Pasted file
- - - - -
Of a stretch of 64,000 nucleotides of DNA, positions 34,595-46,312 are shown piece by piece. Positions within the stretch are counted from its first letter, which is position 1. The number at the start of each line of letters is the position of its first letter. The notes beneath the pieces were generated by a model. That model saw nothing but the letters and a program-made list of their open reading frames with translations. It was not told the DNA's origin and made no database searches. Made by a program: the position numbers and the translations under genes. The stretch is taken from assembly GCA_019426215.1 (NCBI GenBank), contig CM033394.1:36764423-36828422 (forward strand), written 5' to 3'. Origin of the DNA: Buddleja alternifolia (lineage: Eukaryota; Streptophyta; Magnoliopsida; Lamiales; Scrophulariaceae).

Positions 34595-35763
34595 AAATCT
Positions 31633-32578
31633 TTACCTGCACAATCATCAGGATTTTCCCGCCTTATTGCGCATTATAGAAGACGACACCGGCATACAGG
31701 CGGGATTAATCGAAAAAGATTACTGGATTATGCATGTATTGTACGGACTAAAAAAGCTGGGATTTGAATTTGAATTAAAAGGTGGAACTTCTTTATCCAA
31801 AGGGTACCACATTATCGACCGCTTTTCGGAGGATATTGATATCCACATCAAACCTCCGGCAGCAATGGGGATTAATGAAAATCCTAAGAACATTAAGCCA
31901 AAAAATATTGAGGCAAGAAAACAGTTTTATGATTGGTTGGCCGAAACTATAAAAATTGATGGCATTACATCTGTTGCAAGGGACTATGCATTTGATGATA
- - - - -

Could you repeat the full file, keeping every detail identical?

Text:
Of a stretch of 64,000 nucleotides of DNA, positions 34,595-46,312 are shown piece by piece. Positions within the stretch are counted from its first letter, which is position 1. The number at the start of each line of letters is the position of its first letter. The notes beneath the pieces were generated by a model. That model saw nothing but the letters and a program-made list of their open reading frames with translations. It was not told the DNA's origin and made no database searches. Made by a program: the position numbers and the translations under genes. The stretch is taken from assembly GCA_019426215.1 (NCBI GenBank), contig CM033394.1:36764423-36828422 (forward strand), written 5' to 3'. Origin of the DNA: Buddleja alternifolia (lineage: Eukaryota; Streptophyta; Magnoliopsida; Lamiales; Scrophulariaceae).

Positions 34595-35763
34595 AAATCT
Positions 31633-32578
31633 TTACCTGCACAATCATCAGGATTTTCCCGCCTTATTGCGCATTATAGAAGACGACACCGGCATACAGG
31701 CGGGATTAATCGAAAAAGATTACTGGATTATGCATGTATTGTACGGACTAAAAAAGCTGGGATTTGAATTTGAATTAAAAGGTGGAACTTCTTTATCCAA
31801 AGGGTACCACATTATCGACCGCTTTTCGGAGGATATTGATATCCACATCAAACCTCCGGCAGCAATGGGGATTAATGAAAATCCTAAGAACATTAAGCCA
31901 AAAAATATTGAGGCAAGAAAACAGTTTTATGATTGGTTGGCCGAAACTATAAAAATTGATGGCATTACATCTGTTGCAAGGGACTATGCATTTGATGATA